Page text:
Vicki Golden has earned a career worthy of a thousand stories and 805 Beer tells at least one of them, as “Inverted Perspective” premiered March 30 on the company’s website and YouTube channel.

Golden did more to break the glass ceiling in SuperMotocross than she ever thought possible. She knows this because riders have never felt the need to explain any of her accomplishments with the disclaimer, “for a girl”. 

At this point in Golden’s career, she’s been the first woman to finish top 10 in AMA Arenacross Lites, the first woman to qualify in the Fast 40 in Monster Energy AMA Supercross and the first woman to compete in freestyle Moto X competition, earning a bronze medal by doing so.

Her love for moto came from childhood while she watched her dad and brother ride. By seven she was on her bike and making waves throughout Southern California.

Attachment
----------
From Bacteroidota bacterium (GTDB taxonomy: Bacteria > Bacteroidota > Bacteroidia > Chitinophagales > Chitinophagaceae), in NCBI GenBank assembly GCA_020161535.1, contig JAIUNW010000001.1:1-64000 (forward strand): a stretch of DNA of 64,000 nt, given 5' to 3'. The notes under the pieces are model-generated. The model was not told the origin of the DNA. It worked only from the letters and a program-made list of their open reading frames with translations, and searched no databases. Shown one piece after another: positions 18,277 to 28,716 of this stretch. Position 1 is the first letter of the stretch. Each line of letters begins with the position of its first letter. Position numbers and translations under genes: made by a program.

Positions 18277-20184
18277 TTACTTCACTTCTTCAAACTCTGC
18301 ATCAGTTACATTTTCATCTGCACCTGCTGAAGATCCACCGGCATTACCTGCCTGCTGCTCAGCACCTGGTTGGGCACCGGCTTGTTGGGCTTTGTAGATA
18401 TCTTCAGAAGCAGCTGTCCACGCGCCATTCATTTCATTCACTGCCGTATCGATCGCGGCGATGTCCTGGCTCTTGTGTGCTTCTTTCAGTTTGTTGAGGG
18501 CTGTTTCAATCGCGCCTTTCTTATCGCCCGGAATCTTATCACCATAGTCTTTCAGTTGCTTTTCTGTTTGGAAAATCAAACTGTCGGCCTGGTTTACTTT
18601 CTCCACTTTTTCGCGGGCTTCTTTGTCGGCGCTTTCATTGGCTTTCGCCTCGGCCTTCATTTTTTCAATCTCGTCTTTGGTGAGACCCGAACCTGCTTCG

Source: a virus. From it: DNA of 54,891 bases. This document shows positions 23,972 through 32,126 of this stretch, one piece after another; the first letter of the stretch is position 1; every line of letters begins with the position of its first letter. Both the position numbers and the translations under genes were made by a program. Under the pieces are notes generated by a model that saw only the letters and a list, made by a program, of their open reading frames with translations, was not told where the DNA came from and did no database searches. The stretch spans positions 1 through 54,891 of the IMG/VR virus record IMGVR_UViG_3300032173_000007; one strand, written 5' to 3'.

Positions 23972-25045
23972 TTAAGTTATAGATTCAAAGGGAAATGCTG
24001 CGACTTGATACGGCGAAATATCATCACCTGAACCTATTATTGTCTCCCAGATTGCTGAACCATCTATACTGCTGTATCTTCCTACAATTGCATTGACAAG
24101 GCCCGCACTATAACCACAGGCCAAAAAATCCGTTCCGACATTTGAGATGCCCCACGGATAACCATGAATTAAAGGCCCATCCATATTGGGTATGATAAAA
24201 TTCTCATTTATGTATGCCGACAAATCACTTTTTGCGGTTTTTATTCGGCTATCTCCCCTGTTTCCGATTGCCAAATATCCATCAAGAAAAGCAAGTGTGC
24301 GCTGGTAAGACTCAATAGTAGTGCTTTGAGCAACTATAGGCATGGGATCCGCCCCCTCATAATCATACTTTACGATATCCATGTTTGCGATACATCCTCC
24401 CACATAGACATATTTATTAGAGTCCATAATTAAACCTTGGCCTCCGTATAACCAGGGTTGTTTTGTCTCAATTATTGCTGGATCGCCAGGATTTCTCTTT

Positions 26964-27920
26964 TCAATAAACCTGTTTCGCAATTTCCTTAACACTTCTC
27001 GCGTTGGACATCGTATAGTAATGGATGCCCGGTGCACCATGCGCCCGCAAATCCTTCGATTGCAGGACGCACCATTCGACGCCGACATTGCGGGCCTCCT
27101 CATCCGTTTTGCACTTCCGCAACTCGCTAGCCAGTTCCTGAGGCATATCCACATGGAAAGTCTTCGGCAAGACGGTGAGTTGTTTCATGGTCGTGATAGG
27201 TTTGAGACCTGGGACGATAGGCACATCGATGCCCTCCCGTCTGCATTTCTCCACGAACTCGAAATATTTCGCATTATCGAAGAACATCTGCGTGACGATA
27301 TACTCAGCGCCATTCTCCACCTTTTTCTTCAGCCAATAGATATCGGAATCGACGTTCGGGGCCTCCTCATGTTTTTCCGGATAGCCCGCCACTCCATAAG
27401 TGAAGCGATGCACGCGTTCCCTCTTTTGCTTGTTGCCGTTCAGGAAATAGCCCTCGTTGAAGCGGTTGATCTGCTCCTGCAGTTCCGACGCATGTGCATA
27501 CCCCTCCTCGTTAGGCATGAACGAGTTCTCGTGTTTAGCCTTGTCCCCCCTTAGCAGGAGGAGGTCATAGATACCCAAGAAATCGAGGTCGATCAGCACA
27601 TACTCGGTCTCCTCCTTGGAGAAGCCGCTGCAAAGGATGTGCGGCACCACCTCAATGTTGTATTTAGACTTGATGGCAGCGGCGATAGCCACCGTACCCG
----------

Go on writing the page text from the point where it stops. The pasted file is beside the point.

Golden, 30, is still madly in love with the sport and has no plans on moving away but her career is already one to talk about. 805 Beer’s film series wanted to do exactly that.

“I’m taken aback by it all,” Golden told NBC Sports about the documentary. “It’s just crazy to see your story, it’s one thing to live your life and battle everything that comes about but it’s another to just sit there and talk about it.”

805 approached Golden about the feature by asking, “Do you even realize that what you do, and your story is special?”

Golden took the question as a blank canvas to map out the highs and lows of her career and life.